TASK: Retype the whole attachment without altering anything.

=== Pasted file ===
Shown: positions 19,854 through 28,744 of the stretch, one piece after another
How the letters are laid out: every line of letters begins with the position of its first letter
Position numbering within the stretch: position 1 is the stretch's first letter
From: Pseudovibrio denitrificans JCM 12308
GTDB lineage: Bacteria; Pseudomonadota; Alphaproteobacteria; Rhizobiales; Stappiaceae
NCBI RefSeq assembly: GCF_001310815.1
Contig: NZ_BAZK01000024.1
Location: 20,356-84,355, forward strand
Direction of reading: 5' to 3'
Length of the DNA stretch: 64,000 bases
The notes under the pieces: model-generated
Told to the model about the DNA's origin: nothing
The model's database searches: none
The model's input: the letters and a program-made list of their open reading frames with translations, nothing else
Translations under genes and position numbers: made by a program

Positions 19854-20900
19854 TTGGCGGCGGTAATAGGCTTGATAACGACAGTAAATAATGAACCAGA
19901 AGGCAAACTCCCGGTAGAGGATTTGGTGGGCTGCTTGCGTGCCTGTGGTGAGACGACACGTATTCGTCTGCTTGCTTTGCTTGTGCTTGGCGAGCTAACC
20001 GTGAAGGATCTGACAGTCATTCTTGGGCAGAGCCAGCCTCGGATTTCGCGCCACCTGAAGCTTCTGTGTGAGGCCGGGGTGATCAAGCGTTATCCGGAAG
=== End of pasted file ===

Shown: positions 19,854 through 28,744 of the stretch, one piece after another
How the letters are laid out: every line of letters begins with the position of its first letter
Position numbering within the stretch: position 1 is the stretch's first letter
From: Pseudovibrio denitrificans JCM 12308
GTDB lineage: Bacteria; Pseudomonadota; Alphaproteobacteria; Rhizobiales; Stappiaceae
NCBI RefSeq assembly: GCF_001310815.1
Contig: NZ_BAZK01000024.1
Location: 20,356-84,355, forward strand
Direction of reading: 5' to 3'
Length of the DNA stretch: 64,000 bases
The notes under the pieces: model-generated
Told to the model about the DNA's origin: nothing
The model's database searches: none
The model's input: the letters and a program-made list of their open reading frames with translations, nothing else
Translations under genes and position numbers: made by a program

Positions 19854-20900
19854 TTGGCGGCGGTAATAGGCTTGATAACGACAGTAAATAATGAACCAGA
19901 AGGCAAACTCCCGGTAGAGGATTTGGTGGGCTGCTTGCGTGCCTGTGGTGAGACGACACGTATTCGTCTGCTTGCTTTGCTTGTGCTTGGCGAGCTAACC
20001 GTGAAGGATCTGACAGTCATTCTTGGGCAGAGCCAGCCTCGGATTTCGCGCCACCTGAAGCTTCTGTGTGAGGCCGGGGTGATCAAGCGTTATCCGGAAG